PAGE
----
California is on the verge of implementing a series of labor laws that promise to reshape the landscape for workers in the state. Signed by Governor Gavin Newsom, these laws focus on key aspects of employment, from wages to employee rights. Let’s delve into the details of these new regulations in 2024:
Statewide Minimum Wage Increase
Starting January 1, 2024, the statewide minimum wage will see a significant increase, reaching $16 per hour. Applicable to all employers, regardless of size, this represents a 50-cent per hour increase for most workers. However, it’s essential to note that some cities have even higher minimum wages, with a minimum hourly rate of $16.90 implemented since July 1, 2023.
Health Sector Salaries: New Standard
Workers in the California health sector will experience a minimum wage increase to $23 per hour. This provision applies exclusively to those employed in covered healthcare facilities and will take effect from June 1, 2024.
Paid Sick Leave: A Right for All
Starting January 1, 2024, workers who have been with the same employer for 30 days or more within their first year will be entitled to paid sick leave. The law stipulates that an employee must accrue at least 40 hours or five days of paid sick leave by the 200th day of the work calendar, or within each 12 months.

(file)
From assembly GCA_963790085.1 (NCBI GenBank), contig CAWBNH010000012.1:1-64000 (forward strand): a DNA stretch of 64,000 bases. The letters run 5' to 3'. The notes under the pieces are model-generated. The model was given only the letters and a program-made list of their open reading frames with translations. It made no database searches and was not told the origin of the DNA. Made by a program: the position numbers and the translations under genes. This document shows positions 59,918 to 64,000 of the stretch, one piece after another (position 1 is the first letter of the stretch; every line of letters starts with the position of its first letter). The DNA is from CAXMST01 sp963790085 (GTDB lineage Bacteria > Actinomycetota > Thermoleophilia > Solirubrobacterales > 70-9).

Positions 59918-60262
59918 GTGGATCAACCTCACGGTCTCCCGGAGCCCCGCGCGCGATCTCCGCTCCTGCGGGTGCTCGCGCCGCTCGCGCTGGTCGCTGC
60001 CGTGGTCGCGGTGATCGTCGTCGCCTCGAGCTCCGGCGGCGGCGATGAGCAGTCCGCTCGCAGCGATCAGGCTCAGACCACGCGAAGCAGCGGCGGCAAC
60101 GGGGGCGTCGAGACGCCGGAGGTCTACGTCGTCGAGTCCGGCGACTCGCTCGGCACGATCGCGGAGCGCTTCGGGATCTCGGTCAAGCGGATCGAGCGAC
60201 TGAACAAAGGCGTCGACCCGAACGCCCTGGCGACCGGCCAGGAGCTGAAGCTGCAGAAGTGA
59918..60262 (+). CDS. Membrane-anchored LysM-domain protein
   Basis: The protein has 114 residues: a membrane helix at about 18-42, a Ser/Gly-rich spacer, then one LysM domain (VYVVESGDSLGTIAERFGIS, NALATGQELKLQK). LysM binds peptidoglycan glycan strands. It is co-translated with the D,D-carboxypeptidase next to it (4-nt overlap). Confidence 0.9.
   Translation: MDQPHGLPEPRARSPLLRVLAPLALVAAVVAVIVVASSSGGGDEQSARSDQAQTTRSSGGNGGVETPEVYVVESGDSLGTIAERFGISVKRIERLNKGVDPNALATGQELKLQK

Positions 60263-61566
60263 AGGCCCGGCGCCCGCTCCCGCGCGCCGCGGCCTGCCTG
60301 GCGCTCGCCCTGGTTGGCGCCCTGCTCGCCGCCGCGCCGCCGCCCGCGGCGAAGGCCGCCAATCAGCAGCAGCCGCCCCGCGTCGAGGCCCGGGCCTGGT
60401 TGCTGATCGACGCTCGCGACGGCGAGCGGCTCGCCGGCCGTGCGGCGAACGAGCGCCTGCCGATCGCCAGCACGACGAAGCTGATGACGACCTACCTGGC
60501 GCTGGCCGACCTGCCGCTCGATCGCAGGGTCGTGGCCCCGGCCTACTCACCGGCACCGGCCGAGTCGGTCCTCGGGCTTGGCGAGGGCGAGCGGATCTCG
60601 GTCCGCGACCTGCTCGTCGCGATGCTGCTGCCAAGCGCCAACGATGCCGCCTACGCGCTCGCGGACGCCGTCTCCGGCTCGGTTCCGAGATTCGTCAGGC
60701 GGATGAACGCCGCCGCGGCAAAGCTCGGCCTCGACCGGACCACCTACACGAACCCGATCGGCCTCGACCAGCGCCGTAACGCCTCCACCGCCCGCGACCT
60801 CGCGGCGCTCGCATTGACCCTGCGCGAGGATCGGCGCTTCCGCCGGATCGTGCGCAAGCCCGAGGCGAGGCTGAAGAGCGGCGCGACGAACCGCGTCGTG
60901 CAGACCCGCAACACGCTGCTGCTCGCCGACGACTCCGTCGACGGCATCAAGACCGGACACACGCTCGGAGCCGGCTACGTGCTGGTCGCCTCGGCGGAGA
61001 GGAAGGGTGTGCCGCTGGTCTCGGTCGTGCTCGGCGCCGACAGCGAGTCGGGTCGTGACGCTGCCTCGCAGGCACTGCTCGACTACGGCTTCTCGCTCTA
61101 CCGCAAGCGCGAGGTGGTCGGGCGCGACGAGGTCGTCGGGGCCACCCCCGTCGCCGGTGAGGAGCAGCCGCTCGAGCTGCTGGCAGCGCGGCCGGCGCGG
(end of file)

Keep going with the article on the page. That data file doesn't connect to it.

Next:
Reproductive Leave: New Rights and Protections
Employers must now offer reproductive leave under the California Fair Employment and Housing Act. This legislation prohibits denying employee requests for up to five days following the loss of a family member. Reproductive leave can be requested within three months of the event, using other available leave balances. However, an employer may deny leave for more than one reproductive loss in 12 months. This measure will be in effect from January 1, 2024.
Remote Work Changes: Mandatory Advance Notifications
Starting January 1, 2024, SB 731 requires employers to provide written notice 30 days in advance before requiring remote employees to return to an in-person setting. This notice must also explain the employee’s right to remain remote as an accommodation, if applicable, to their disabilities.
Cannabis and Employment: New Protections for Applicants
SB 700 prohibits discrimination against job applicants based on prior cannabis use, information that may be obtained from a criminal record.
H-2A Visa Notice: Transparent Information for Workers
Starting March 15, employers must provide written notice to employees about the federal H-2A visa, either in English or Spanish, upon the employee’s request. Other languages may be included, and the Labor Commissioner will create a template meeting these requirements.
With these new California employment laws, the labor landscape adapts to the changing needs of workers and establishes fairer standards for all.